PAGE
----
© Mouneh 2010
Freekeh can be cooked in many ways. As a substitute for burghul or rice, it accompanies recipes made with beef, chicken, lamb and lately even seafood. It can make flavorful stuffing for vegetables like zucchini, eggplant, and grape leaves. Freekeh can also be an interesting ingredient cooked in soups. Combined with fresh vegetables, it is often mixed in different types of salads. Experimentation with freekeh has also led to interesting and delicious breads. Roasted green wheat is certainly gaining recognition in homes around the country and from chefs worldwide. With the increase in the number of vegetarians, freekeh is popular among those who savor its roasted smoky flavor, suggesting the taste of smoked meats.
To make freekeh, the green wheat stalks are harvested when the wheat is between the milk and soft dough stage. With experience, the farmer knows exactly when to pick the wheat. If the wheat is picked too early, the grains collapse. If it is picked too late, the grains will not have their distinctive green color. The wheat is harvested by mowing the stand down with a sickle bar or a mower. It is then gathered into bunches in a big pile and tied into tight bundles. The wheat is dried for 2 to 4 hours before being roasted in the fields over an open wood or charcoal fire made with dry bunches of a thorny bush called ballan. Ballan is used to smoke the freekeh because it produces a small amount of ash when it burns, dying down after a few minutes. Its use is said to reduce contamination of the wheat. The burning lasts for 10 to 15 minutes, until a characteristic popping sound is made. Here again, the farmer’s experience is essential. Wind velocity and actual site position is taken into consideration to ensure uniform roasting.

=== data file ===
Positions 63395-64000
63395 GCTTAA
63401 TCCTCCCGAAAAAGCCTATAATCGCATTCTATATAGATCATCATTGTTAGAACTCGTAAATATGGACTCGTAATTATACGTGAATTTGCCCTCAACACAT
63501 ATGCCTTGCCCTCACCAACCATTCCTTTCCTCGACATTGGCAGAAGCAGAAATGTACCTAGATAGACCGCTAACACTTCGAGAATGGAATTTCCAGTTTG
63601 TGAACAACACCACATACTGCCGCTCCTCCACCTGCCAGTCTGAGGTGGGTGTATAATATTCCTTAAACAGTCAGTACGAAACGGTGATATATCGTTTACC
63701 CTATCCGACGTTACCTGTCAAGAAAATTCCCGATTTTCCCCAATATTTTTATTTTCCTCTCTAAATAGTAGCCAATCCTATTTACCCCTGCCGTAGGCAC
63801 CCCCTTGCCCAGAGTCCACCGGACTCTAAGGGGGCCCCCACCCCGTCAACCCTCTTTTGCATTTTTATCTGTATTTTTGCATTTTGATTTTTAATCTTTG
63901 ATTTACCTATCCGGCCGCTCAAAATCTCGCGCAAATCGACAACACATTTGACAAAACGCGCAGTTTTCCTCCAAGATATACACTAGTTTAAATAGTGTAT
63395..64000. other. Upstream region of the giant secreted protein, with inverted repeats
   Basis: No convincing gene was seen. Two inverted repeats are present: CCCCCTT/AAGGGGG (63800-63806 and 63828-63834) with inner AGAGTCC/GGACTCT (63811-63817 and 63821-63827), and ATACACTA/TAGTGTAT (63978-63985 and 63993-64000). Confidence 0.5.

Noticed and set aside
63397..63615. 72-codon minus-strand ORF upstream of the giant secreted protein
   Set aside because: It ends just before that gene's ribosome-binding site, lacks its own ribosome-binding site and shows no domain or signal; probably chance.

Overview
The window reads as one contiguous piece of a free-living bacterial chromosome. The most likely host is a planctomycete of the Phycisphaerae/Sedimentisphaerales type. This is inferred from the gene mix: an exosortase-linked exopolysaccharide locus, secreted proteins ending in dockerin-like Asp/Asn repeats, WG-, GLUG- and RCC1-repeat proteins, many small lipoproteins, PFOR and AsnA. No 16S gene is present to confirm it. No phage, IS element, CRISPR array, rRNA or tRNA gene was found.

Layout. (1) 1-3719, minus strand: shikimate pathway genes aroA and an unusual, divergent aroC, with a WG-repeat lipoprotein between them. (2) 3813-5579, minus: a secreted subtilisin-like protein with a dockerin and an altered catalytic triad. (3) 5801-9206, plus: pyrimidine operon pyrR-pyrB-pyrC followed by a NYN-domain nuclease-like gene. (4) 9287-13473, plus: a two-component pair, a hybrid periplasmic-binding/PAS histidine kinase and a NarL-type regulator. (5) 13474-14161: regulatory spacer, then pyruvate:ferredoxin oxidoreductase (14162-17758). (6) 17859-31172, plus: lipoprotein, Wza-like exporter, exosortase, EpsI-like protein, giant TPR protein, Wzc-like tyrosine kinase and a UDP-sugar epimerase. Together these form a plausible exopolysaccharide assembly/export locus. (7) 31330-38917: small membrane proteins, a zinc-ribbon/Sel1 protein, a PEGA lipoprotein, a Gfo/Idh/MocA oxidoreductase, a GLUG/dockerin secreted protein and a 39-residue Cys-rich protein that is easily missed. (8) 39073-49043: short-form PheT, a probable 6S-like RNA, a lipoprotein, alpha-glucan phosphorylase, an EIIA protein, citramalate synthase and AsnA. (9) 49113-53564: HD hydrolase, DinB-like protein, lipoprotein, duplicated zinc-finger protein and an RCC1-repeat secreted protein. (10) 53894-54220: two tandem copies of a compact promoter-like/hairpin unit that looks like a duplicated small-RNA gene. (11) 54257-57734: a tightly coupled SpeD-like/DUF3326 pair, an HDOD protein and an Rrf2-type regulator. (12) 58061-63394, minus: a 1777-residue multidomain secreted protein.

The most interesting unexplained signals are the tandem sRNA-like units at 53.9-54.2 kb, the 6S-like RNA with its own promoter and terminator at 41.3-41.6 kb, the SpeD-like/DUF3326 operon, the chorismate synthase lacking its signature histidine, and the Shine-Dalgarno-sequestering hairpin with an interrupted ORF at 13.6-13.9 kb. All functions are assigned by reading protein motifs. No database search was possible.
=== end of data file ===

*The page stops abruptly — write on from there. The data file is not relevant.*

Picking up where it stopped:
When the wheat is finally roasted, a wire mesh frame is set up, usually made up of an old bedspring. The wheat is thrown in bunches on the bedspring and beaten with a small broom to rid it of impurities, debris, and undesirable black ash. The wheat bunches are gathered from the wire mesh and carefully stored to dry for a couple of days. The heads are collected in large bags and taken to a mill where the grain will be separated from the chaff. In the past, this was done by flailing the wheat with wooden poles. Today, the operation is done through a threshing machine. The threshed grains are later left to dry on clean dry surface in a shaded area for a couple of days or weeks depending on the weather. When the grains are completely dry, they are scrupulously checked for remaining debris; this is where you can differentiate the quality of the freekeh purchased from one producer to another. The grains are kept whole or coarsely ground to be packed into neat storage bags. Before freekeh is used for cooking, it is usually soaked overnight to reduce the amount of cooking time.